I can not begin to tell you how much I learned tonight. And I met some of the greatest people. Half of the class were teenagers who are part of a group of volunteers that help the city in their gardening ad landscaping project.
Here is the anatomy of a worm; they have 5 hearts, they have both male and female parts but still need a partner to fertilize, they are omnivores and they have a gizzard that requires grit just like a chicken.
They convert this:
This was a great group of people:
We learned about two basic kinds of vermicomposting: interior and outside biodigester.
I won't do the inside because I don't need to. It is the Biodigester that is so exciting to me.
This is a 5 gallon bucket with a snap on lid (you can get these free from the grocery baker that had icing in it or a fast food place that gets pickles in it...or a lot of other sources) and you take a 1/4" drill bit and drill a whole lot of holes in the bottom and on the sides up to 3" from the bottom. You then put a layer of dirt in the bottom, then above that layer food scraps, leaves, etc in a a lasagna layer.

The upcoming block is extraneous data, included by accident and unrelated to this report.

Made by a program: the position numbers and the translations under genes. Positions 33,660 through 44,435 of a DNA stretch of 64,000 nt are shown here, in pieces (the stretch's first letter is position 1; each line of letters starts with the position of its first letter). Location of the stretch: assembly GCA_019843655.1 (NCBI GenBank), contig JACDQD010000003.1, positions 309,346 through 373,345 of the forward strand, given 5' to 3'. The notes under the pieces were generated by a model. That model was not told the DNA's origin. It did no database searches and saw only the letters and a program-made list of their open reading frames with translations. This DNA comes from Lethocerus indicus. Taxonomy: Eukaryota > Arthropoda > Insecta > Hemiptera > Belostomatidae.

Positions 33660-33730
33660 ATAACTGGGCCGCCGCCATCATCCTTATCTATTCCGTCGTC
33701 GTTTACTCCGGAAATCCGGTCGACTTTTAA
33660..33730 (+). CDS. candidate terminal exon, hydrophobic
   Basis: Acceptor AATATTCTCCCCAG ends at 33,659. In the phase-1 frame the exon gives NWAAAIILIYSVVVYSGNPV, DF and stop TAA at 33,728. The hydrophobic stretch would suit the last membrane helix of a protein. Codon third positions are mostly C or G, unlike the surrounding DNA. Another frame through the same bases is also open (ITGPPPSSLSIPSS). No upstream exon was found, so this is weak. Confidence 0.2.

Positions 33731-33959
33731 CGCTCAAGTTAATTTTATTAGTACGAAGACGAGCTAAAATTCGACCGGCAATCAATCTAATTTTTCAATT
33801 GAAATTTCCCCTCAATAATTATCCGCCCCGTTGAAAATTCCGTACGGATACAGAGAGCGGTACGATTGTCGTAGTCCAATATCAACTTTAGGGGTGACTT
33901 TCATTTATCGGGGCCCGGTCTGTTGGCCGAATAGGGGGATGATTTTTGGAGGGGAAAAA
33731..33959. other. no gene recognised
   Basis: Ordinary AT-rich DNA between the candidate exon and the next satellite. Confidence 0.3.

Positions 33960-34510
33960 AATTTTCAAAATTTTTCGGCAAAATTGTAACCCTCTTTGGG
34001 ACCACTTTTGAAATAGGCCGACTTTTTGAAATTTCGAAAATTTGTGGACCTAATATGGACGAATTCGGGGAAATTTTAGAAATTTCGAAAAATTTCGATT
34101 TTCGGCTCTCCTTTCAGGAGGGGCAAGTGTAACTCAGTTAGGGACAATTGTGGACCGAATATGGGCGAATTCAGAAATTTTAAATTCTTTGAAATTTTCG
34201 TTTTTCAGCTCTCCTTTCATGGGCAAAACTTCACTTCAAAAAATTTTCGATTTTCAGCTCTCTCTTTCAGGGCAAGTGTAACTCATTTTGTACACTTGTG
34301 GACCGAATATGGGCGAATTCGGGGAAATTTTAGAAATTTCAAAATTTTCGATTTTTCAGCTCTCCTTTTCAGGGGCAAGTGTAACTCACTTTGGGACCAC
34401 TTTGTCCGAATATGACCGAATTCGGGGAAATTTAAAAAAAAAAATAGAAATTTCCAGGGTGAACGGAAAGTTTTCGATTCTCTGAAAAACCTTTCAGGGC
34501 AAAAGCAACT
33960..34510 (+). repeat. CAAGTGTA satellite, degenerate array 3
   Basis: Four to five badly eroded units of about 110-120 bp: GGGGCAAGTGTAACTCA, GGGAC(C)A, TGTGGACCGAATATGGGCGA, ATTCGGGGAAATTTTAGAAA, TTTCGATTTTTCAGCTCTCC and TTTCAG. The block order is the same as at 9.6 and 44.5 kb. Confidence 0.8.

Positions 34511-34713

You take this and bury it only 3-4 inches into the ground. You have just created a worm diner. The worms make their way into the bucket through the holes you drilled and they stay there because there is food. When they are done eating the food and converting it into worm castings, you just pick up the bucket, dump it into your garden and start over....or you can sift it.
Here is the sifter that Elbert made out of a 5 gallon bucket and some hardware:
It is put together with zip ties:
When you dump the worm castings into the open end without the handle and then turn the handle, it sifts the castings this way...the finished castings are at the top and the unfinished product comes out the back end to be added back to the bin.
Elbert made a dryer out of two old computer fans on a wooden cross. It makes sifting easier:
They had magnifiers so we could get a better look at the worms and also see the eggs: